Caloric restriction under the guise of weight-loss herbs

    Two updates this week, both relatively moderate in depth and importance. The first, Kothala Himbutu (Salacia Reticulata) is an up-and-coming anti-diabetic weightloss herb that we are nipping in the bud before amazing claims get attributed to it, and African Melon (Irvingia Gabonensis) is one of the few supplements that has rose to popularity on the Dr.Oz train; it is the least popular of the trifecta of African Melon, Raspberry Ketones, and Green Coffee Extract (Chlorogenic Acid), all of which have unnecessary amounts of popularity.

    For starters, Salacia Reticulata does indeed appear promising. At least one rat study has noted an increase in metabolic rate as measured by indirect calorimetry, but it did not quantify the increase; although it isn't false to say it increases metabolic rate, the evidence doesn't seem too solid as it is just one study. Additionally, there are some interactions at the level of the fat cell where it may reduce triglyceride uptake and proliferation but aside from not being too potent it is not known which bioactive does this. A lack of pharmacokinetic data also precedes any conclusions we can make on how well the in vitro data translates.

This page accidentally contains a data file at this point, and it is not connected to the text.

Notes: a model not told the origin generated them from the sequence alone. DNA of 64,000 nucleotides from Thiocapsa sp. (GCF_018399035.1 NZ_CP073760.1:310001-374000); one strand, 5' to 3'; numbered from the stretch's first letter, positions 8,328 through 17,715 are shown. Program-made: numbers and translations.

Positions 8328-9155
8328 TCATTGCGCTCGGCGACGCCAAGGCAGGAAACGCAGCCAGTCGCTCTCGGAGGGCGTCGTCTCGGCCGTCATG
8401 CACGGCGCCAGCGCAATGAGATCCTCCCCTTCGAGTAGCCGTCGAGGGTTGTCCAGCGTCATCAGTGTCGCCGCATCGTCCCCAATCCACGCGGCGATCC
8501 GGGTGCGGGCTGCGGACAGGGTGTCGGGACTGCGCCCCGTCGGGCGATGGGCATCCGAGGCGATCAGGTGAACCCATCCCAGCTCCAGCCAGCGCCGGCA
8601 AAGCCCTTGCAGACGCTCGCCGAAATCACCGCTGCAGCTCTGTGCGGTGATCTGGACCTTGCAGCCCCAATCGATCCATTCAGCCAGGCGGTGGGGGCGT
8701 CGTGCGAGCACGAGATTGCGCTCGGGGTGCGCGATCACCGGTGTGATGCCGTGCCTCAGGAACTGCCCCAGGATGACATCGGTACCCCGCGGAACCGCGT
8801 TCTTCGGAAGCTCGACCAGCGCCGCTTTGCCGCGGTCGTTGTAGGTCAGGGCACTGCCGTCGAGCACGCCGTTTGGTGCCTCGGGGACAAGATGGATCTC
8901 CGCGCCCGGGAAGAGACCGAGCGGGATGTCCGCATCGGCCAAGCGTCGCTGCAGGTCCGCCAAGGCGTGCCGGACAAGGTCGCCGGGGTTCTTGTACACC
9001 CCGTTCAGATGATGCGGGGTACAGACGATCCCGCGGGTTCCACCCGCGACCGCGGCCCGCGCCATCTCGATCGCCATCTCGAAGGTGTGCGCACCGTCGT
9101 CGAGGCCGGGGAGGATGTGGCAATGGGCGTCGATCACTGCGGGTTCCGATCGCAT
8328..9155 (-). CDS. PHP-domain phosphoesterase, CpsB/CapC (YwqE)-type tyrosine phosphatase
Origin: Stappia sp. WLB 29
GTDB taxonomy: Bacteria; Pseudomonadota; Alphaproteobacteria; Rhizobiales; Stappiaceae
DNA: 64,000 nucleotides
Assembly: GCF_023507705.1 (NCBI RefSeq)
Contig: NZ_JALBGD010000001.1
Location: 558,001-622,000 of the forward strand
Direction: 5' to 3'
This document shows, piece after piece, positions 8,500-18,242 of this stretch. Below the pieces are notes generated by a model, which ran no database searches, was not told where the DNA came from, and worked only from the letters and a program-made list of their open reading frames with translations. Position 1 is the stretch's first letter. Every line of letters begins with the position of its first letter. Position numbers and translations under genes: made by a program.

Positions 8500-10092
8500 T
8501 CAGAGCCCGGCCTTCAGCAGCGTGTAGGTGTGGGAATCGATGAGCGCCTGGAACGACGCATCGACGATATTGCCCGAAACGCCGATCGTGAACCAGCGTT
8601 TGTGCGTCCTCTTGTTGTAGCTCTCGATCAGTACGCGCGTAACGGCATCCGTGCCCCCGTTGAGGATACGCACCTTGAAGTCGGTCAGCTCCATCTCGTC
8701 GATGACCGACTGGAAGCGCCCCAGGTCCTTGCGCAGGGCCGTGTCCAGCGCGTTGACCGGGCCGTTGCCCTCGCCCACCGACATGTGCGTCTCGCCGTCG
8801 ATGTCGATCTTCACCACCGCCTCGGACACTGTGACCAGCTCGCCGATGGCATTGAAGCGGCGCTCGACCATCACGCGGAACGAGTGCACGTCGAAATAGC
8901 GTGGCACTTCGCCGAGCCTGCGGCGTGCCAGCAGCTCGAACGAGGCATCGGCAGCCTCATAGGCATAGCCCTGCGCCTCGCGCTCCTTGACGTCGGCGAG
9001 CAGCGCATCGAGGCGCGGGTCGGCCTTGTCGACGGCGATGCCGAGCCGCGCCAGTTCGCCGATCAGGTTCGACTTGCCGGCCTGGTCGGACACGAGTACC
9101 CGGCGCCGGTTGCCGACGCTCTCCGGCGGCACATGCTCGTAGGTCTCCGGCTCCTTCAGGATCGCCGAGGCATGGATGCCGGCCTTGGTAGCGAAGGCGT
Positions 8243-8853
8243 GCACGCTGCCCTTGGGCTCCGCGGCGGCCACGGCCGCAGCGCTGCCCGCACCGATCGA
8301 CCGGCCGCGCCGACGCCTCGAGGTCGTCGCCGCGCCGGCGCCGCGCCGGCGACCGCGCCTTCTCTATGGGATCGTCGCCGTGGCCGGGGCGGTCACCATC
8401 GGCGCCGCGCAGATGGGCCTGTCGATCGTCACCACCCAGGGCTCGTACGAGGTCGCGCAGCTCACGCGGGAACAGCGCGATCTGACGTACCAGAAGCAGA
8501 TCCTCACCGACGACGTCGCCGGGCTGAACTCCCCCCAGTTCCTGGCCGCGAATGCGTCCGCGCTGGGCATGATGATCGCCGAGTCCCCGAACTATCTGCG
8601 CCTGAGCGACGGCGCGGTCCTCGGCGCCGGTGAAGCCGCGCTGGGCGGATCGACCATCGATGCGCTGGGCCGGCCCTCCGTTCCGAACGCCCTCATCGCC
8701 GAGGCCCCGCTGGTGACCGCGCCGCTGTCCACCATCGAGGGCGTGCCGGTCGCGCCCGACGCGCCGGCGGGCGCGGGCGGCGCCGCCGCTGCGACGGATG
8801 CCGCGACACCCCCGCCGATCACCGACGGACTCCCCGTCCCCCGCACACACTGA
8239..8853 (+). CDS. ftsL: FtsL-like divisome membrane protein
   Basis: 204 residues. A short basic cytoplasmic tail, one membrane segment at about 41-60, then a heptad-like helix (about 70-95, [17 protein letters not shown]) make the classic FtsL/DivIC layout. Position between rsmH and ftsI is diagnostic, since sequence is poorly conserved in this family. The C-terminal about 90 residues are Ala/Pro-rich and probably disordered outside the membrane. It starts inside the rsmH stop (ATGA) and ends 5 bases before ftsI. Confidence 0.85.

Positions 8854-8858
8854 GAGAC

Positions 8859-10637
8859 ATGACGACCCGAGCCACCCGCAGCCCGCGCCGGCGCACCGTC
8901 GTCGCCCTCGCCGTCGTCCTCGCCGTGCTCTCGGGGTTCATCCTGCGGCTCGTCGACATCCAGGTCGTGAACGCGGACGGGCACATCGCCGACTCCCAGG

The most notable benefit of Salacia is the ability to prevent carbohydrate uptake (quite potently, with many compounds in Salacia being potent) and to a lesser degree fat absorption (not overly potent). Unfortunately, fecal analysis has not been conducted on rats so it is unsure how potent it is in vivo. Salacia definitely causes weight loss in both lean and obese mice, it isn't wholly known why, but it is suspected to just prevent carbohydrate uptake; a caloric restriction in disguise.

    Irvingia Gabonensis is similar to a caloric restriction in disguise, but its mechanism of action appears to be through appetite suppression. Similar to glucomannan (a highly viscous dietary fiber that can turn soup into jello), Irvingia is a liquid thickener that can work in the body and slow down intestinal transit speed and suppress the rate of food absorption and increase satiety from that. Similar to Salacia, Irvingia appears to have some in vitro evidence suggesting that it might confer some additional benefits beyond reducing food intake but the practical significance is currently unknown. The benefits to lipid metabolism in particular appear quite astonishing, but for unknown reasons; the studies are also quite small in size, so it would be prudent not to put too much faith into the degree of lipid reduction.

    In the end, these two herbs may have some promise as clever ways to induce a caloric deficit but their benefits may wholly dependent on consuming less calories (and thus negated if overconsuming food, or mimicked by just not eating).